Florida schools need help with COVID, not more petty arguments | Editorial
Students and teachers need more resources as campus quarantines disrupt academics.
Boca Ciega High School senior Matthew McCrary, 17, works on algebra homework for his Liberal Arts math class while his cat KiKi explores the dining room table, at left, on Monday at McCrary’s home in Palm Harbor.
Boca Ciega High School senior Matthew McCrary, 17, works on algebra homework for his Liberal Arts math class while his cat KiKi explores the dining room table, at left, on Monday at McCrary’s home in Palm Harbor. [ DOUGLAS R. CLIFFORD | Times ]
This article represents the opinion of the Tampa Bay Times Editorial Board.
Published Sep. 15

Let’s not pretend that COVID-19 is in the mirror, that schools have returned to normal or that students and teachers are safely ensconced in on-campus learning environments. A new wave of infections has forced thousands of Florida students and teachers into isolation and quarantine — leaving many students adrift, classrooms without adequate teachers and student performance again at risk from an interrupted school year.

A Tampa Bay Times report Tuesday showed the continuing toll that quarantines are having on the academic experience. Boca Ciega High senior Matthew McCrary recalled sitting in the school auditorium four of seven periods one recent day because so many teachers were out. “It is very difficult,” he said. “We don’t get assignments and we’re falling behind.” Tatyana Arnold, a teacher at John Hopkins Middle School in St. Petersburg, said teachers are juggling on any given day to cover for missing colleagues. “This is even harder than in a normal year,” said Sarah Khattabi, another teacher at Hopkins.

Of course, the 2021 fall semester was supposed to usher in the recovery, as students who opted for virtual learning during the pandemic last year returned to brick-and-mortar classrooms. School districts readied to help students make up for lost time, with the reopening of campuses signaling a larger return to normalcy. But the opposite has happened, as coronavirus infections reached last year’s level after only one month, sending thousands of children and teachers into quarantine. Students have been left to languish, as the state stopped paying for remote instruction. And schools have struggled to plug the gaps with substitute teachers.

Gov. Ron DeSantis and Education Commissioner Richard Corcoran are only making conditions worse by battling with school districts that have imposed temporary mask mandates to counter this upheaval in the classroom. As a practical matter, it’s probably too late in the semester to offer dual learning options. But the state and local school districts need to provide more resources to help students and staff alike weather the tumult on campus. Many teachers, as usual, are going above and beyond by making themselves available during their off-hours. But the situation demands a strategy more organized than a volunteer effort. And it shouldn’t fall only to parents or classmates to help students in quarantine keep up with their assignments.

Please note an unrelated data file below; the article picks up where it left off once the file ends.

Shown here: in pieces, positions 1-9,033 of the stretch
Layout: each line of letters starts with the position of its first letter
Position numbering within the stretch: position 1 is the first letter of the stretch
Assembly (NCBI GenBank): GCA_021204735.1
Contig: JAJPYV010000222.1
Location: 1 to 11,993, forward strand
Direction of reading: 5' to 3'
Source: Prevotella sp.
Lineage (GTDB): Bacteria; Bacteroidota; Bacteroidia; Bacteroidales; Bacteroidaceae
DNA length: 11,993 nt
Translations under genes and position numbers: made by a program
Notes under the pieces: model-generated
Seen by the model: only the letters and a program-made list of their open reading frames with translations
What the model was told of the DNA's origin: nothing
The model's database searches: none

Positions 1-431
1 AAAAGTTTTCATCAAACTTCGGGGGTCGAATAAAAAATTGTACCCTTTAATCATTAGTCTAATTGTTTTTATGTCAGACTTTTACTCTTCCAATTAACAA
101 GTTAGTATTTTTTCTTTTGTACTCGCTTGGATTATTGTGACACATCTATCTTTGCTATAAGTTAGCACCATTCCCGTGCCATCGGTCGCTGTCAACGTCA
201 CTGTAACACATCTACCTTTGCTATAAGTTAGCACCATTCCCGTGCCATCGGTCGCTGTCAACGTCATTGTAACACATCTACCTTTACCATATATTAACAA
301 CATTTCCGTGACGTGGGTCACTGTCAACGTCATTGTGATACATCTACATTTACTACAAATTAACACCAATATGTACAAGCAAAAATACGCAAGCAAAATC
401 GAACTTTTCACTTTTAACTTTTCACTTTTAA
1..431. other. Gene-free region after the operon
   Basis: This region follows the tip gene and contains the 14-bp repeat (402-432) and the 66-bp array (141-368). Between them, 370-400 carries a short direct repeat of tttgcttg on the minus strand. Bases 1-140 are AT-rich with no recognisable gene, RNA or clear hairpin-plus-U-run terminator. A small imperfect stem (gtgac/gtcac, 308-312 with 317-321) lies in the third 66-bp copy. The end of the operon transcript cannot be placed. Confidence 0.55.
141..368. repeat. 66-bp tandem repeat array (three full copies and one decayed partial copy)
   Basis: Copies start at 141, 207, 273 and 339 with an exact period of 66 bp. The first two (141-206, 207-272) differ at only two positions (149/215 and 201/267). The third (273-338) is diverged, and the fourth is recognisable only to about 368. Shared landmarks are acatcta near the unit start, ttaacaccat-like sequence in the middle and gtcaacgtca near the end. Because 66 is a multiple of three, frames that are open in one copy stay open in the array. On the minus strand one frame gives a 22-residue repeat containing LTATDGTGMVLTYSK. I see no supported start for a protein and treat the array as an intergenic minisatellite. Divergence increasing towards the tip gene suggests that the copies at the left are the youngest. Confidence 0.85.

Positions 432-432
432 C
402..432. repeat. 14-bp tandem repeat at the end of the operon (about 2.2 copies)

Hillsborough County has responded by launching new online initiatives for students at home wishing to stay current with their lessons. For prekindergarten through fifth grade, Hillsborough is establishing a group of virtual instructors who are on-call to take questions from students about their class materials. The teachers won’t deliver lessons, but will be available for support. For students in middle and high schools, which offer many more courses, the district contracted to provide access to online tutors 24 hours a day. These stop-gap measures should help maintain some continuity in the educational process.

But school children don’t have time on their side. The ongoing legal battle in Florida over school mask mandates, and the investigation the U.S. Department of Education announced Friday into whether the state’s ban on the mandates violates federal law by putting students with disabilities at heightened health risk, won’t be resolved in time for many students to keep from falling further behind. There has to be some middle ground between the governor’s political motivations and the costs that students are paying because of these disruptions to academic life. Wish as we may, the pandemic isn’t over, and pretending it is only prolongs the fight.

Editorials are the institutional voice of the Tampa Bay Times. The members of the Editorial Board are Editor of Editorials Graham Brink, Sherri Day, Sebastian Dortch, John Hill, Jim Verhulst and Chairman and CEO Paul Tash. Follow @TBTimes_Opinion on Twitter for more opinion news.